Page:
However, there is no such thing as the “perfect murder.” Columbo becomes a bit of a pest, stopping by Flemming’s home and office at all hours, asking questions that seem inconsequential until he has no doubt of the doctor’s guilt. The fun is in the cat-and-mouse aspect of Levinson and Link’s teleplay, where Columbo knows his adversary is guilty, and Flemming knows that Columbo knows, yet without proof, what can the detective do? The two parry with each other over bourbon, talking about hypothetical murders, Barry’s cool charm meshing with Falk’s puppy-dog determination. The actors have excellent chemistry, and the grudging respect that the two characters have for each other, even as one tries to jail the other for murder, is quite clear in the performances.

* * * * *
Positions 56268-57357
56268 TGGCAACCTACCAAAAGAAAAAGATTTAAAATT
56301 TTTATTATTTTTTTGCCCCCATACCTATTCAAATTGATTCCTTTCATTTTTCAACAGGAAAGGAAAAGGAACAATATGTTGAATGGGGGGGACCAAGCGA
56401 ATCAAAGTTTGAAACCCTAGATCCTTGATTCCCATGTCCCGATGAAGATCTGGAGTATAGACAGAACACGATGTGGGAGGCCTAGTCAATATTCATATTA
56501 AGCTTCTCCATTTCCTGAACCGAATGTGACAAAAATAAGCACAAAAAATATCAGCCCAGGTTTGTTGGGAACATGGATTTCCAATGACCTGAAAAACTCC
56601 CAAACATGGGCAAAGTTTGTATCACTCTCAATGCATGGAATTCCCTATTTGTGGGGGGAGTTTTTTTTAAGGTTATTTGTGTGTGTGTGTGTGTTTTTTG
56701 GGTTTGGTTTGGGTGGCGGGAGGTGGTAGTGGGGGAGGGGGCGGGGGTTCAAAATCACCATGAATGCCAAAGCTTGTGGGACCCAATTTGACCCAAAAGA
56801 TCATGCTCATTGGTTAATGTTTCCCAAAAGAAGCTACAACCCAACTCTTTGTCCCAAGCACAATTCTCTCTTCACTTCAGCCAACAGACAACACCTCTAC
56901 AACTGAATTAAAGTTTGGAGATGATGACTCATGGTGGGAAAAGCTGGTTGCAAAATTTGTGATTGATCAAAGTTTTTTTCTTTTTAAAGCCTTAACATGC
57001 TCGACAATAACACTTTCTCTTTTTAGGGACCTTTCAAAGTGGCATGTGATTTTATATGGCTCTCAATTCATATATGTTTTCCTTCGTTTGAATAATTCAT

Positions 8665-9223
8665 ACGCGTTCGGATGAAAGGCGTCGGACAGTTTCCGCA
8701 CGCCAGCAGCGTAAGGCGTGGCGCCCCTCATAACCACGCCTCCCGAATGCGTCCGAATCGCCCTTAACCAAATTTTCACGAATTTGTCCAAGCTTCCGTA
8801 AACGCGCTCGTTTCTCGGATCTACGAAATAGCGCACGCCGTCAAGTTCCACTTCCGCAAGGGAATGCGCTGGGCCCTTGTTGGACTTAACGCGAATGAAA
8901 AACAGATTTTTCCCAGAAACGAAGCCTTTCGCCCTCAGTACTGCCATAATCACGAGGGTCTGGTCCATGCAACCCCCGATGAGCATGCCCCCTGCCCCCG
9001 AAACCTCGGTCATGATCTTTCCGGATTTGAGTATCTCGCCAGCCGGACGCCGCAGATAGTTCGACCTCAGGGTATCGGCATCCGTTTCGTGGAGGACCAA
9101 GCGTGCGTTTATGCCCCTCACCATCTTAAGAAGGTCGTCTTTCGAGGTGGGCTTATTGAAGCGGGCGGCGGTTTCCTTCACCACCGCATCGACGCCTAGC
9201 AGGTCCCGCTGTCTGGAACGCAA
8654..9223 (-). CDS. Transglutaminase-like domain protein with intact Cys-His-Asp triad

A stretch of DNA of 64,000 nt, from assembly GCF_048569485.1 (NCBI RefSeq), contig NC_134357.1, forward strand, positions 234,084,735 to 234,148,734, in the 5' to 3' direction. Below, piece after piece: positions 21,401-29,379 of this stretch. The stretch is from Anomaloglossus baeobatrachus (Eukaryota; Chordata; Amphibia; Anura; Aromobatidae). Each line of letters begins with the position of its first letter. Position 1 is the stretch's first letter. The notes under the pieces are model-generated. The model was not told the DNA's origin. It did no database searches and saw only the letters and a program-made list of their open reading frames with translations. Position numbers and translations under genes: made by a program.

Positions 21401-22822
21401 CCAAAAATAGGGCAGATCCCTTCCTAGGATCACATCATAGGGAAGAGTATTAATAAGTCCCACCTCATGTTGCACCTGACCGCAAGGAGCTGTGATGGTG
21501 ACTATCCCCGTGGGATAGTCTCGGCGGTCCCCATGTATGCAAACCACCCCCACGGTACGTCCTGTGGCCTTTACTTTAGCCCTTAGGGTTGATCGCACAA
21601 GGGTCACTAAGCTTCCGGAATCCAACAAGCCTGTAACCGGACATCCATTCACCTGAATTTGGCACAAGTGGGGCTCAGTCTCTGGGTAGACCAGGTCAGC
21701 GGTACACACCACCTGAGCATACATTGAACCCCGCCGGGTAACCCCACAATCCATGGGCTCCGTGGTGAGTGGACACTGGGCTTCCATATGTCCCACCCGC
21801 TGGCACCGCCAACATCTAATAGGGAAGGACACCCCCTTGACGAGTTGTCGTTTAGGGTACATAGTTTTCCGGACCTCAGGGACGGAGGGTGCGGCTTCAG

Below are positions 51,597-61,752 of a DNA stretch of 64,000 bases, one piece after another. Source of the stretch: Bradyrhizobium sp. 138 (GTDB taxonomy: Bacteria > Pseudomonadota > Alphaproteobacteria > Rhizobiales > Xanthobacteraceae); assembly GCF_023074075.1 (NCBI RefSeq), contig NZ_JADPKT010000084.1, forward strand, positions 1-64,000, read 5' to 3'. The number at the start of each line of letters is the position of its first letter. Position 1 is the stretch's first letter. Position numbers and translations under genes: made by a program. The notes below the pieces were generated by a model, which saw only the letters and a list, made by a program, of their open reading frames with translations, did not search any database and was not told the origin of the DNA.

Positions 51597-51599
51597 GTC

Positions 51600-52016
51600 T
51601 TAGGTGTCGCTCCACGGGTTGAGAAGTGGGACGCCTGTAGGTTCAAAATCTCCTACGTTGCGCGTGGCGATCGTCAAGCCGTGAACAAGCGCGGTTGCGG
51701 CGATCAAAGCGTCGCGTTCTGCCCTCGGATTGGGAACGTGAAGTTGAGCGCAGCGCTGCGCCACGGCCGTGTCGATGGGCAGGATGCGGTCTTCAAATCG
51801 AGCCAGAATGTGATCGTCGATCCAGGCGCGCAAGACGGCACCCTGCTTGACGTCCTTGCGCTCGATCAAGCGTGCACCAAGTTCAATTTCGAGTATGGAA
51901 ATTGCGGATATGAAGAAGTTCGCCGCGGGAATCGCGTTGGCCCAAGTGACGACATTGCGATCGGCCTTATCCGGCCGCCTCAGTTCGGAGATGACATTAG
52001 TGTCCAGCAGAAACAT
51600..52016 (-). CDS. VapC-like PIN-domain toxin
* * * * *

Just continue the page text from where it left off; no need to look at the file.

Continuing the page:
If there is a weakness, it would be in Richard Irving’s direction, which does a poor job of masking MURDER’s stage origins. Too many scenes consist of actors awkwardly standing together facing the camera, rather than each other, and the sets are built with only three walls, resulting in little variety to cinematographer Ray Rennahan’s camera angles. Falk still had not quite found his character. Columbo shouting and losing his temper, showy though it may be, would later be terribly out of character for the always-in-control sleuth he would become.